Tip: If a calculation can be done either in vertex or pixel shader. It is usually a better idea to do so in the vertex shader for performance reasons.

Then, let's construct the light vector, first. As mentioned earlier, you can do this by drawing a line from the light position to current position. “Drawing a line” between two points is same as subtracting a position vector from another. So, if you subtract the light position from current position, you can get the light vector. However, there is one thing that we should be careful about. To get the correct result in 3D math, all variables must be in a same space. We defined the light position in the world space, right? But, which space is the vertex position defined in? Input.mPosition is in the local space, and Output.mPosition is in the projection space, but what we really need is the position in the world space. If you look at the vertex shader code listed above, you will see some empty lines after multiplying the world matrix to the local position. Output.mPosition right after the world matrix multiplication is the position in the world space, so we can just subtract the light position from it. Now replace the empty lines with the light vector construction code shown below:

``````  float3 lightDir = Output.mPosition.xyz - gWorldLightPosition.xyz;
``````

K, now it is time to make the vector's length to 1. I told you the reason for this is to use a dot product instead of a rather expensive cosine function. Did I also tell you an operation of making a vector's length to 1 is called normalization? To manually normalize a vector, you can divide each components of the vector by the length of the vector. However, we will just use a HLSL intrinsic function, normalize(). Yay for another magic function!

``````  lightDir = normalize(lightDir);
``````

Now that we have prepared the light vector, it is time to find the normal vector. Can we just use the normal information from the input data as-is? To find the answer, think about in which space the vector lives. Since this data directly comes from the vertex buffer, it must be in the local space. Now we know we need to transform it to the world space to calculate diffuse lighting properly.

Caution: While performing any 3D operation, we have to make sure that all the variables are in a same space.

``````  float3 worldNormal = mul( Input.mNormal, (float3x3)gWorldMatrix );
``````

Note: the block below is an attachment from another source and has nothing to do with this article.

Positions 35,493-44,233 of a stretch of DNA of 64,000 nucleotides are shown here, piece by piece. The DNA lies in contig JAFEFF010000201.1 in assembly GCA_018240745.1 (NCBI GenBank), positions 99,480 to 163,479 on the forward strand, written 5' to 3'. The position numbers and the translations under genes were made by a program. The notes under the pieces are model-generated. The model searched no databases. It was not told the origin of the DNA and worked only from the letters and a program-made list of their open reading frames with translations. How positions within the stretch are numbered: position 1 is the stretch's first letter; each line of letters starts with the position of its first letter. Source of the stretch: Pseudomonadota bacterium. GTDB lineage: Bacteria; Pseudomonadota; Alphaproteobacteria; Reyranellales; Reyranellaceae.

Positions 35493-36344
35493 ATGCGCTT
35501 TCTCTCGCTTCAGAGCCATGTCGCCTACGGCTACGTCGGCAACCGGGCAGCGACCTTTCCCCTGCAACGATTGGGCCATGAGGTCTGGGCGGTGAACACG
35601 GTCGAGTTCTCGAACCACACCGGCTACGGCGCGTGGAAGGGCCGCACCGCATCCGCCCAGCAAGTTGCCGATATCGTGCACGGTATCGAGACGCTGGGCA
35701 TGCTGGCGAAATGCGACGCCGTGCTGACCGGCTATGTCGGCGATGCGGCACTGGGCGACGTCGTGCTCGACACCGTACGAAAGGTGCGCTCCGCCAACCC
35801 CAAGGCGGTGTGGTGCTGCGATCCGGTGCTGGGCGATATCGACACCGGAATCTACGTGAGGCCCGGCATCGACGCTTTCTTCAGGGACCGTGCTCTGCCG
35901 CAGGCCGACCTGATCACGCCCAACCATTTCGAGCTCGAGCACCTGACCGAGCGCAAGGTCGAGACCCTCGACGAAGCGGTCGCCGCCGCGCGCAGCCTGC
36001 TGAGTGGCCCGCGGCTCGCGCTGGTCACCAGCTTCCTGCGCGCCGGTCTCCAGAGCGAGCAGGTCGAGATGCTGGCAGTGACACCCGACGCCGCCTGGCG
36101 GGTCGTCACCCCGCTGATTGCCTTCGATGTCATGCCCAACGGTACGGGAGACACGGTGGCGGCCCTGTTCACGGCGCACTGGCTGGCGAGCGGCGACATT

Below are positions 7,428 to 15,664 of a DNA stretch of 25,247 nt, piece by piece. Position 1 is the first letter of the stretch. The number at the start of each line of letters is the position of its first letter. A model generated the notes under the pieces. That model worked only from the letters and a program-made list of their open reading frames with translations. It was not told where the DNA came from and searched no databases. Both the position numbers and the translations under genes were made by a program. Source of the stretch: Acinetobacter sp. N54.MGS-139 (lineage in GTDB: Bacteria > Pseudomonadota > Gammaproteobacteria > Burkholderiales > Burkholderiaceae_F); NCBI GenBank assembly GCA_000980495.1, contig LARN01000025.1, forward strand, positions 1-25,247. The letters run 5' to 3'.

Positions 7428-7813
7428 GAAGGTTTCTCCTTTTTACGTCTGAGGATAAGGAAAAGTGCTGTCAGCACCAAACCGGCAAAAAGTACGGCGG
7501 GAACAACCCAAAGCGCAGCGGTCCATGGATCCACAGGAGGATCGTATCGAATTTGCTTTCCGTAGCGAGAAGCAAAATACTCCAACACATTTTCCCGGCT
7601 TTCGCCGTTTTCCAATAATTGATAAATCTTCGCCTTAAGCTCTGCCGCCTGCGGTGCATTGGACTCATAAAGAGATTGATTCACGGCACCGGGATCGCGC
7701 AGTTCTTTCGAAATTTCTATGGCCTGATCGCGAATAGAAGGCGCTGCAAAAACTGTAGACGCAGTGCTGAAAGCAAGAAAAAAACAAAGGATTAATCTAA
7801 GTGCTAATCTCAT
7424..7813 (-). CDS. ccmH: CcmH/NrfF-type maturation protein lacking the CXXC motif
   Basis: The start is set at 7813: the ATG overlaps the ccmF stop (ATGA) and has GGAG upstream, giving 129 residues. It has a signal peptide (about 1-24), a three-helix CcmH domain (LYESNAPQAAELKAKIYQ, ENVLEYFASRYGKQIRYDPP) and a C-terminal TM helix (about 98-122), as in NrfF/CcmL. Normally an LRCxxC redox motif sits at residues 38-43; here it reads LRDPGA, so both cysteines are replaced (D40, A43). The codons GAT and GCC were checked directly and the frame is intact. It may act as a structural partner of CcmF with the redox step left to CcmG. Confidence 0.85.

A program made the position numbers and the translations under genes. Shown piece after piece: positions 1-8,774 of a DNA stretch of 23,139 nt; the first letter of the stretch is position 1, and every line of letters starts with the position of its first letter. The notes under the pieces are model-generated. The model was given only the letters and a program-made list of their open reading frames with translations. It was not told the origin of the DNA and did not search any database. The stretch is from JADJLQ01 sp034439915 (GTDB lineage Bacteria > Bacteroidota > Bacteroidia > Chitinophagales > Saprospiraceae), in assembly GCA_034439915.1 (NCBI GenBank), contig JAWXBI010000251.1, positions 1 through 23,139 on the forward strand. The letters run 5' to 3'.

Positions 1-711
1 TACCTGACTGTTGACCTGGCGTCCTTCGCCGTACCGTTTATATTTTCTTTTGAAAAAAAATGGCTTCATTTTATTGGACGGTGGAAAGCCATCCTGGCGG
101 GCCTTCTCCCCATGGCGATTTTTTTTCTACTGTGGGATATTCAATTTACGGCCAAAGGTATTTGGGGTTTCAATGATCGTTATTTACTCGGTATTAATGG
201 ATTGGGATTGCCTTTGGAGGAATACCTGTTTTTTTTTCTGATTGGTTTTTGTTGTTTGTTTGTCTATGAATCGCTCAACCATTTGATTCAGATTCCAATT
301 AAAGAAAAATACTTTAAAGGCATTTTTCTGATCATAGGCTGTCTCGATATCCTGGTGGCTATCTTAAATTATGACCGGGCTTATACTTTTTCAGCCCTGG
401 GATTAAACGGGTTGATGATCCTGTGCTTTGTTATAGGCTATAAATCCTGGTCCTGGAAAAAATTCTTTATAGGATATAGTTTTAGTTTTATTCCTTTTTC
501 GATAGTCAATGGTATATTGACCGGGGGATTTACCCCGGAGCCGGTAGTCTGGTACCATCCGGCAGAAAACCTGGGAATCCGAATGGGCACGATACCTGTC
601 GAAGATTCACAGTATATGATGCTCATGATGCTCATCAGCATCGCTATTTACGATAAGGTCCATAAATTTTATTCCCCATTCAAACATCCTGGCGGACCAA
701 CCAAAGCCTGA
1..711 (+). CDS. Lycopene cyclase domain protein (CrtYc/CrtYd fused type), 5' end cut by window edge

Do you see we are casting the world matrix to a 3-by-3 matrix? We prefixed (float3x3) to do so. In a 4-by-4 matrix, the fourth row (or column) contains translation information, so it does not affect direction vectors, at all.

Don't forget to change this vector to a unit vector, as well.

``````  worldNormal = normalize( worldNormal );
``````

Now we have all two vectors we need, so let's find the dot product of them. Do you still remember what the dot product formula was? Although it was not hard, you do not need to remember it at all because we will just use another HLSL intrinsic function, dot() for this.

``````  Output.mDiffuse = dot(-lightDir, worldNormal);
``````

The above code assigns the dot product result to mDiffuse of the return structure. Oh, another thing! Do you see we used -lightDir instead of lightDir here? The reason why we did this is because the tails of two vector must meet to calculate the dot product correctly. So, if lightDir was used, the light vector's header would meet the normal vector's tail, resulting in a wrong calculation.

Also do you see that float3 is used for mDiffuse to store the dot product result, which is only a single float? If you assign a float value to a float3 variable, all three components of the variable will have the same float value. So, the above code is same as assigning dot(-lightDir, worldNormal).xxx.

Now simply returns the result.

``````  return Output;
}
``````

#### Global Variables

Have you figured out by now why I wanted explained the vertex shader function first? It is because it made no sense to say “I'm going to declare the light position as a global variable” without any explanation.